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After stalling completely in January, builder confidence in new single-family homes was was virtually unchanged in February with a one-point decline to 46 on the National Association of Home Builders/Wells Fargo Housing Market Index (HMI).
The index’s tipping point is 50. Once higher than 50, that indicates more builders have a good feeling about the housing market than not.
Last year saw several solid gains for the index. But in the past four months builder confidence hasn’t strayed from a three-point range.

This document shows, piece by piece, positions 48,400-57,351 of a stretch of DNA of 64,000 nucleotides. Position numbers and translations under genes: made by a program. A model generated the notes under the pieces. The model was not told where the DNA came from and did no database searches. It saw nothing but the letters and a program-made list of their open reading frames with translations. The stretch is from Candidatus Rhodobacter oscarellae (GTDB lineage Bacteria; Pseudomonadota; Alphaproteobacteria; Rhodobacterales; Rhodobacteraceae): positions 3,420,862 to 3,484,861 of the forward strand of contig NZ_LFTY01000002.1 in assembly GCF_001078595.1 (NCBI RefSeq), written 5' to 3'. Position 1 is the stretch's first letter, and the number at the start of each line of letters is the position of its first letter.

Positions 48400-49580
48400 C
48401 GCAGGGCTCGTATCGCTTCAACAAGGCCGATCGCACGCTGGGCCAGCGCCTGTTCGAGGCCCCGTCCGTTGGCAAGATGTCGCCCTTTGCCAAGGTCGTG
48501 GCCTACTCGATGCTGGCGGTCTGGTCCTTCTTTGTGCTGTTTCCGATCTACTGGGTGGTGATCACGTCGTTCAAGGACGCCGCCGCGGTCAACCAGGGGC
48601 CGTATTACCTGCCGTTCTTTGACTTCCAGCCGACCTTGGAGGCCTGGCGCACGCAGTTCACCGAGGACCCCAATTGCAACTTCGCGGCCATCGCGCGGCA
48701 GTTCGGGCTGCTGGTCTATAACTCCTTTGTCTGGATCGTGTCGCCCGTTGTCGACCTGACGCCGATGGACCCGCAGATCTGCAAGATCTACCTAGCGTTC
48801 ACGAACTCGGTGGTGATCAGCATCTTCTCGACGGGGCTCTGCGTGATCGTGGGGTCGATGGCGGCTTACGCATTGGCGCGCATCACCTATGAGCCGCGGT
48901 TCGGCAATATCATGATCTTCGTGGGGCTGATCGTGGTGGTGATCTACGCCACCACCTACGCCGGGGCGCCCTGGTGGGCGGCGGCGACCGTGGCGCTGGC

“This is partly due to ongoing uncertainties about job growth and consumer access to mortgage credit, but it’s also a reflection of the fact that builders are now confronting rising costs for building materials and, in some markets, limited availability of labor and lots as demand for new homes strengthens,” said NAHB Chairman Rick Judson.
As reported yesterday, construction materials prices rose 0.7 percent in January and 1.3 percent during 2012.
Despite the recent stagnation, the index remains near its highest point since May 2006. NAHB Chief Economist David Crowe said he expects “home building to continue on a modest rising trajectory this year.”